Garlic Mustard


Garlic Mustard (Alliaria petiolata / Alliaria officinalis)

Alliaria is the genus name referring to mustard, broccoli
and other species with four-petaled flowers. 

Alliaria petiolata and Alliaria officinalis are synonyms.
Photo: Le-thuy Do



This particular weed name, petiolata, refers to the petiolate-type leaf stem. This is where we get Alliaria petiolata, or mustard-leaf.

So what is Alliaria officinalis? It's just a synonym.




If one is new to gardening this weed seems appealing because it not only looks nice, it is used for medicinal purposes.  The leaves, flowers and seeds are all edible along with high in vitamins A and C. If that's not enough - eat a lot of it you have a free laxative!

That's the good, now for the bad - which outweighs the good.

  • This is a cool season biennial. Depending on geographic location garlic mustard can behave like a winter annual or like a perennial. It seeds rapidly and becomes very invasive.

  • It grows practically anywhere all over the world if suitable conditions are right. It is rarely found on peat or swampy soils.

  • It grows in well-fertilized sites but can establish itself in poor, dry soils including sandy, loamy and clay. It can grow on limestone and sandstone underlying substrates and can even be spotted growing high up in trees.

  • It can grow in sunlight but thrives in shady areas like the edges of woods, trails and streams. It can also be found at the side of the road.

  • In North America it has no known natural enemies, is self-fertile, and produces a chemical that will prohibit other vegetation to grow around it.





This weed is mounding with heart shaped leaves having toothed edges. The flower cluster is made up of small white 4-petaled flowers.





Seed pods explode and scatter black seeds about mid-summer. If crushed, seeds smell like garlic or broccoli, depending on your nose.

Photo: Kathryn Hewitt


In it's first year
seeds germinate from late February to mid-May. June into fall is the young, or Basal, stage where leafy rosettes begin to form. It runs low to the ground and begins to cluster. Clusters are dark green in color and leaves are kidney-shaped growing up to 4 inches wide.

Garlic mustard is found predominately in the eastern United States. In some areas the young weed can remain dormant over winter, whereas in other winter areas the weed leaves have the ability to photosynthesize all winter long, giving it a competitive advantage over most native species.


In it's second year surviving rosettes produce hairy leaf stalks that are erect with flowering stems. This happens in March for most areas. Growth is fast and stems grow up to 3 feet. The basal kidney-shaped leaves become more heart, or triangular-shaped as the plant matures.

From early April to early June, depending upon location is when flowering begins. Seeds are produced in pods and capable of self-pollination before flowers open. Cross-pollination occurs especially when weeds are wet and/or stick together. Seed pods are short, narrow and stand upright and ripen in mid June and pollinate through September.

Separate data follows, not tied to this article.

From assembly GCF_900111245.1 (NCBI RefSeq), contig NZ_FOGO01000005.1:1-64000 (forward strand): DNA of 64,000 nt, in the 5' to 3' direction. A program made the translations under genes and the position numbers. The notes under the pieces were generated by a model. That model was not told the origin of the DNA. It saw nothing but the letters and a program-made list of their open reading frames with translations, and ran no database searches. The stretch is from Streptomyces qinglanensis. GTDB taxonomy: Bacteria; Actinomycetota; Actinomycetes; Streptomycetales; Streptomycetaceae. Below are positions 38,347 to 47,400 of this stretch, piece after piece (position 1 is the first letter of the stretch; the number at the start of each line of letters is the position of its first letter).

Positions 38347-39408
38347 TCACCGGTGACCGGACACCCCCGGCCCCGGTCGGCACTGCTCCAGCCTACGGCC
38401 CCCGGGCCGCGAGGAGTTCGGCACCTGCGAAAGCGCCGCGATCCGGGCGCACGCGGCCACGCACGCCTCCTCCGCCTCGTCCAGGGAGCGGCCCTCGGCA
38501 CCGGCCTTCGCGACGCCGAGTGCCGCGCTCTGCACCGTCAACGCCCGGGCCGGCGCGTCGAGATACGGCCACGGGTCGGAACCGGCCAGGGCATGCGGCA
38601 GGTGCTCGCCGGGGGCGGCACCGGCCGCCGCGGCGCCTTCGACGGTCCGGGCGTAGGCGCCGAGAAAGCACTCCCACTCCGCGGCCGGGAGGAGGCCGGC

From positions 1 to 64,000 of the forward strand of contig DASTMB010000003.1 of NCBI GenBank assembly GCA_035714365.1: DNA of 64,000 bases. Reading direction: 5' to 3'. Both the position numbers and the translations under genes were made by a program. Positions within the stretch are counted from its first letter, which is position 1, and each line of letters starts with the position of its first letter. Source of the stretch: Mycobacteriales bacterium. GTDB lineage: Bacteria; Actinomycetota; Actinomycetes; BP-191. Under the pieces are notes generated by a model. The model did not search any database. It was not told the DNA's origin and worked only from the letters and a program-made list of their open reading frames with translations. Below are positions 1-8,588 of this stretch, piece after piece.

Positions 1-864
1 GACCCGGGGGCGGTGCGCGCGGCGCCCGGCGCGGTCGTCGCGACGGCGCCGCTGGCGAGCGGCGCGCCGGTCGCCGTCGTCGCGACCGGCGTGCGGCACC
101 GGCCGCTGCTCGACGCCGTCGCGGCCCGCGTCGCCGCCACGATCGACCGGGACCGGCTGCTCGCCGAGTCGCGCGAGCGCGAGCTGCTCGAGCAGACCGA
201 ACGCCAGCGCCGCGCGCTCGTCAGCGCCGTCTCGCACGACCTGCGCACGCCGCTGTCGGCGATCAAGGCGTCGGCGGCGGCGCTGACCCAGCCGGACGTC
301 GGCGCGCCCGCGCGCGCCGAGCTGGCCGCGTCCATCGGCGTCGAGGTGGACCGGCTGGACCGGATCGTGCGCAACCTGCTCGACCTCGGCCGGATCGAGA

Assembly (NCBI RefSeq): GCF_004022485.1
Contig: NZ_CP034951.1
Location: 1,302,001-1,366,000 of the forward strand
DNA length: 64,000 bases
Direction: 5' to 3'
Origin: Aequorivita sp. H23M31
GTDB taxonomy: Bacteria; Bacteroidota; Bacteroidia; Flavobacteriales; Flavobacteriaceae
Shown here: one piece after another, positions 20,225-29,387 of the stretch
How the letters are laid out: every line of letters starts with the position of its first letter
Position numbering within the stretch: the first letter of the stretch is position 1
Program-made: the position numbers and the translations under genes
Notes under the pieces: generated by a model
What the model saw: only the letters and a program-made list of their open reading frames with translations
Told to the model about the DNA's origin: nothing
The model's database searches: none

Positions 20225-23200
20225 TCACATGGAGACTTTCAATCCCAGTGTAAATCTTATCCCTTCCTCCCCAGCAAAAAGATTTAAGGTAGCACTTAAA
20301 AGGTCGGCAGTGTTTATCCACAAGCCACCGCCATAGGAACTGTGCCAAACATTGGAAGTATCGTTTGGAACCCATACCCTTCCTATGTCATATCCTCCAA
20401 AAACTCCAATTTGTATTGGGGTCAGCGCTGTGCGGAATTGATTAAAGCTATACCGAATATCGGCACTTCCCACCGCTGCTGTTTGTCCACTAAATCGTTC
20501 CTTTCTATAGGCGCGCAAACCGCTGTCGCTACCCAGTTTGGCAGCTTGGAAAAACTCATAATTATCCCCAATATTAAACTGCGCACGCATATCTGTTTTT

Don't introduce garlic mustard to your garden or yard. Seeds can remain dormant for years. If introduced, the best management should be to focus on preventing seed from germinating.


  • If this weed is pulled, it is best to do in the young stages in fall where roots are not established. The second best time to pull would be in spring before the weed really starts to shoot up. Once the thin, white taproot grows deeper, it becomes more difficult to pull and seeds are very likely to scatter.

  • Propane torch methods can be either successful or not. The seeds can be resilient and difficult to heat. Even more interesting, garlic mustard can come back stronger after torching because area is left exposed. Seeds grow in all kinds of soils, including 'disturbed' one's.

  • Any pre-emergent herbicide should be used in early spring, throughout summer when seed are germinating.

  • The best manual approach is to hoe, cut or mow low to the ground and focus on killing roots. Use a post-emergent, such as a glyphosate, and repeat until weed dies away. Continue to apply mulch throughout.

  • Depending on the location of weed, after removal place smother crop in its place. Smother crops can also be called a cover crop. A cover crop consists of certain plants that are grown over an area specifically to choke out weed growth.




FYI:

Although Garlic mustard is palatable to humans and livestock, it can be harmful to some insects, including some butterfly species. 

  • The Pieridae butterfly family often use the Brassicaceae family (mustard/cabbage) as host plants. It has been noted that the Green Veined White (Pieris napi oleracea) and the rare West Virginia White Butterfly (P. virginiensis) females deposit eggs on garlic mustard instead of their native host plants. Many, if not all, of the larvae die before completing development. Sadly, the populations are declining for these butterflies because of this exotic Brassicaceae family weed.

  • Young, just emerging mustard plants are often confused with Violets (Viola sp.) and White Avens (Geum canadense).




Related Articles:

    Exotic - Butterflies or plants, exotic does not mean it's good.





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